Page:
Tuesday, February 10, 2009

Reading # 2 - Virtual Reality & Flaming

The second reading was about virtual reality, as well as e-mail messages and flaming. The first two chapters focused on virtual reality and how it can enhance a student's classroom experience. Through virtual reality students can engage in various scenarios that mimic real life experiences. In this aspect, the concept of learning through virtual reality seems possible. The classroom can provide students an active way of learning the material taught. The same goes for online education because online classes can spark discussions among students who may be hesitant to participate in class. Additionally, online classes cross barriers of time and geography allowing students from all across the world to communicate and learn from each other. However, for some subject, namely the sciences, students need a practical application of what they learned in the classroom, and thus online education would not work very well for them. Even though learning through virtual reality has its benefits, what happens when people cannot distinguish between the virtual and the actual? If a student was doing mock interviews in a virtual reality setting, one could assume he or she would be well prepared for the real interview. But what if the student was more relaxed in the virtual environment, knowing that it is not real. While teaching through virtual reality may have its benefits, it also has its pitfalls.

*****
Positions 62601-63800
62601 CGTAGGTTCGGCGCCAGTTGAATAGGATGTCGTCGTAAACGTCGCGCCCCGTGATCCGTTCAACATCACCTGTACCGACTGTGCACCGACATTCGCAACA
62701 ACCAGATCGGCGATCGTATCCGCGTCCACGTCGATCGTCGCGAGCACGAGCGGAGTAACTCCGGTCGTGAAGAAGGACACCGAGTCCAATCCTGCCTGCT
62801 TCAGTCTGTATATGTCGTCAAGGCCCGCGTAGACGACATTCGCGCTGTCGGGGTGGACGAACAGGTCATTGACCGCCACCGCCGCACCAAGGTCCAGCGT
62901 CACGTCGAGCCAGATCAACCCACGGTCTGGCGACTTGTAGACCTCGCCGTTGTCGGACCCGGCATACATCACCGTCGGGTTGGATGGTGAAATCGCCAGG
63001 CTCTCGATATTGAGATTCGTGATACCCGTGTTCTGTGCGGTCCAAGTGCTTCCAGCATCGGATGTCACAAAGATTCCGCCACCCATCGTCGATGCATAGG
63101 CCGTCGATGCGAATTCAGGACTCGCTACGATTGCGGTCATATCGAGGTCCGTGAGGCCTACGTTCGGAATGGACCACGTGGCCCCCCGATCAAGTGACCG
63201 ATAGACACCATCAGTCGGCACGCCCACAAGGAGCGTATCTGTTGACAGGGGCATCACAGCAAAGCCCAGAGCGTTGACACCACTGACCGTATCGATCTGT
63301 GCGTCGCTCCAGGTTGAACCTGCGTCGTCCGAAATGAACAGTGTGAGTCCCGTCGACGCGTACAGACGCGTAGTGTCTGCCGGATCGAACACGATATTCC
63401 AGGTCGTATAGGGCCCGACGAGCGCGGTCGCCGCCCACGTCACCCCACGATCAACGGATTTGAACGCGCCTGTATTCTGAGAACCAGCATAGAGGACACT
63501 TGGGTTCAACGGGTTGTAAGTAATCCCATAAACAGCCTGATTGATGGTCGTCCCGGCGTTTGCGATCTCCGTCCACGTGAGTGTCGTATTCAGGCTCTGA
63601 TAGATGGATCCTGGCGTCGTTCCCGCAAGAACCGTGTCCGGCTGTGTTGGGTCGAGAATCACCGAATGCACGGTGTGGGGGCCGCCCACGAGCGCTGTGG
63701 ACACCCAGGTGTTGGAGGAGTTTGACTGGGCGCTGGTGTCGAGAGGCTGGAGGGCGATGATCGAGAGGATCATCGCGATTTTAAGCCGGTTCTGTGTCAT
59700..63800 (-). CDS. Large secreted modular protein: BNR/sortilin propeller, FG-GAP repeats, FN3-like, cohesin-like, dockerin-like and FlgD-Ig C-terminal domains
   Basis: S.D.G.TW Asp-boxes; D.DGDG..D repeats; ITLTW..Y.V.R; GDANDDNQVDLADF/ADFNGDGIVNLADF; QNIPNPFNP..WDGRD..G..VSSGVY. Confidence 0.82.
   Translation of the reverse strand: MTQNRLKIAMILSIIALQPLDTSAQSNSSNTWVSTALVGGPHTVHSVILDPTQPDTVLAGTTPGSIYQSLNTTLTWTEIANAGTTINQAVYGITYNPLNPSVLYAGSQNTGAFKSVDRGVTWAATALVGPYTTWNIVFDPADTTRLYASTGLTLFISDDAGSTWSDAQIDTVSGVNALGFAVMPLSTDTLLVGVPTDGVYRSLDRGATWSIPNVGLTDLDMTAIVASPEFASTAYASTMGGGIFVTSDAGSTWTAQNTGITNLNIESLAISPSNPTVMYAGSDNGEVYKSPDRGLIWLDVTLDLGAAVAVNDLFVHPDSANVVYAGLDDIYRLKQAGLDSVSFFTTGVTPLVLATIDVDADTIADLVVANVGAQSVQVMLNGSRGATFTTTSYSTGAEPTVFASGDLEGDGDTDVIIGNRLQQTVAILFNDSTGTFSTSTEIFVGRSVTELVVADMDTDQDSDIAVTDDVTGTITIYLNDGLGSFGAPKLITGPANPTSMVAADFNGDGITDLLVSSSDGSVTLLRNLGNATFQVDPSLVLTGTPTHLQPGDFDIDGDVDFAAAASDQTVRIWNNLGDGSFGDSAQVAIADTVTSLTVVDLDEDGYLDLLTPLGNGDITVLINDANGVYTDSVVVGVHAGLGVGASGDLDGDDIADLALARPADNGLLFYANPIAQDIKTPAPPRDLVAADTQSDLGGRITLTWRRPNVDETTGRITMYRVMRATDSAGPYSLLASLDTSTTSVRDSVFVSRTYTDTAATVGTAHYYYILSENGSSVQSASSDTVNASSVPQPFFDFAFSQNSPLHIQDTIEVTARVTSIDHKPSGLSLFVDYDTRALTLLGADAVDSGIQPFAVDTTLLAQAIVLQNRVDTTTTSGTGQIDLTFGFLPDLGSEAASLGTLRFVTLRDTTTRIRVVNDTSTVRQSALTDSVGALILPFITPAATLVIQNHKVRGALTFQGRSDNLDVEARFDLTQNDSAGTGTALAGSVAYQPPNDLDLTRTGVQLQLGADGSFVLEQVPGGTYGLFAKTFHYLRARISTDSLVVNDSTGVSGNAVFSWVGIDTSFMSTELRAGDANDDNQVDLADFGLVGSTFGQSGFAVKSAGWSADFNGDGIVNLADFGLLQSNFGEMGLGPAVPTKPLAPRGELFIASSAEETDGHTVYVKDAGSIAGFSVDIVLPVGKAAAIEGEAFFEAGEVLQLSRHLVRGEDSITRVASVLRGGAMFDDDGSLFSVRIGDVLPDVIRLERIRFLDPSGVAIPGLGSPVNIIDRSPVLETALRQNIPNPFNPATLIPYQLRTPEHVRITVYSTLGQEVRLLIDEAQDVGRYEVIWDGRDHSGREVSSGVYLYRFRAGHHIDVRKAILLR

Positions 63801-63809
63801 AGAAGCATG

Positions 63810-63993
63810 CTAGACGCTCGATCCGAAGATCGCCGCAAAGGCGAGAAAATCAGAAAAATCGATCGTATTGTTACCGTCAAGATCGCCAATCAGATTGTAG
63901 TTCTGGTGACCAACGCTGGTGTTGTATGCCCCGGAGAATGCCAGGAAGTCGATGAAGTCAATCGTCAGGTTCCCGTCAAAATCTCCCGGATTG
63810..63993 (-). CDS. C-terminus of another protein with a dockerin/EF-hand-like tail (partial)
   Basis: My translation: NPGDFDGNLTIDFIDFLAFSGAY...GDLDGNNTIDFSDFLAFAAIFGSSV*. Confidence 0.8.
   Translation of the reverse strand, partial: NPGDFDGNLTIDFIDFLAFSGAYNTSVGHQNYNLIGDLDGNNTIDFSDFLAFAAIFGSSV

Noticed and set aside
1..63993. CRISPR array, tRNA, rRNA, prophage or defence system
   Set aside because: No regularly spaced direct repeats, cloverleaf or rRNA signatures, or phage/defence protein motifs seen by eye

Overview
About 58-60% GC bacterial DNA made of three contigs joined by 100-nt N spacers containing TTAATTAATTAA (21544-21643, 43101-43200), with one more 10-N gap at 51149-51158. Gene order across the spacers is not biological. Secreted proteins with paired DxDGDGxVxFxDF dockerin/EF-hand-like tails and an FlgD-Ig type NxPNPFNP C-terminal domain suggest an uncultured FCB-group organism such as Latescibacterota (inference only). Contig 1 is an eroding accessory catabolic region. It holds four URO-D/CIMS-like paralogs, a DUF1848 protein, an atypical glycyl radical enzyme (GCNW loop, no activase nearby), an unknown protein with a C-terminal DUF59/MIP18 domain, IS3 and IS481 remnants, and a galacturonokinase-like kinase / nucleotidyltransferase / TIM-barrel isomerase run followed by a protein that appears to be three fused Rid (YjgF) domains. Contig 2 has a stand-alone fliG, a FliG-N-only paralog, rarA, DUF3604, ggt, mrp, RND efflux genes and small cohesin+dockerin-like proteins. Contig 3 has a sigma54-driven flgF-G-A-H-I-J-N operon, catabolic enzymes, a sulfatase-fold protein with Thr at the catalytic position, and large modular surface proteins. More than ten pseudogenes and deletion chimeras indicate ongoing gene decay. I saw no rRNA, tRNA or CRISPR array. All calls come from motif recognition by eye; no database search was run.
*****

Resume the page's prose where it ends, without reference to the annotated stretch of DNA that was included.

In the reading, flaming has several definitions. While all of them are in one way or another different from each other, they are also quite similar. Essentially, flaming involves some sort of emotional outburst, and is more often than not, a negative one. A few explanations for flaming were provided, but I think all of them are equally important. The internet allows anonymity which results in a reduced self awareness and thus users believe it is okay to behave as they please because the norms of social settings do not apply online. Also, because online communication does not involve a physical presence it is impersonal and people do not have a sense of social presence. Even though flaming seems to be a result of the lack of social presence, one would think people would be a little careful about what they say online because they cannot properly interpret what others are saying due to a lack of physical presence. But then again, that might be the same reason to misinterpret a message and start flaming.

1 comment:

  1. there certainly seems to be many factors involved, including a lack of nonverbal cues and context, and a freedom from direct consequences for our actions. Flame wars were a well know by product of online communication from early on, and remain a part of the electronic landscape today.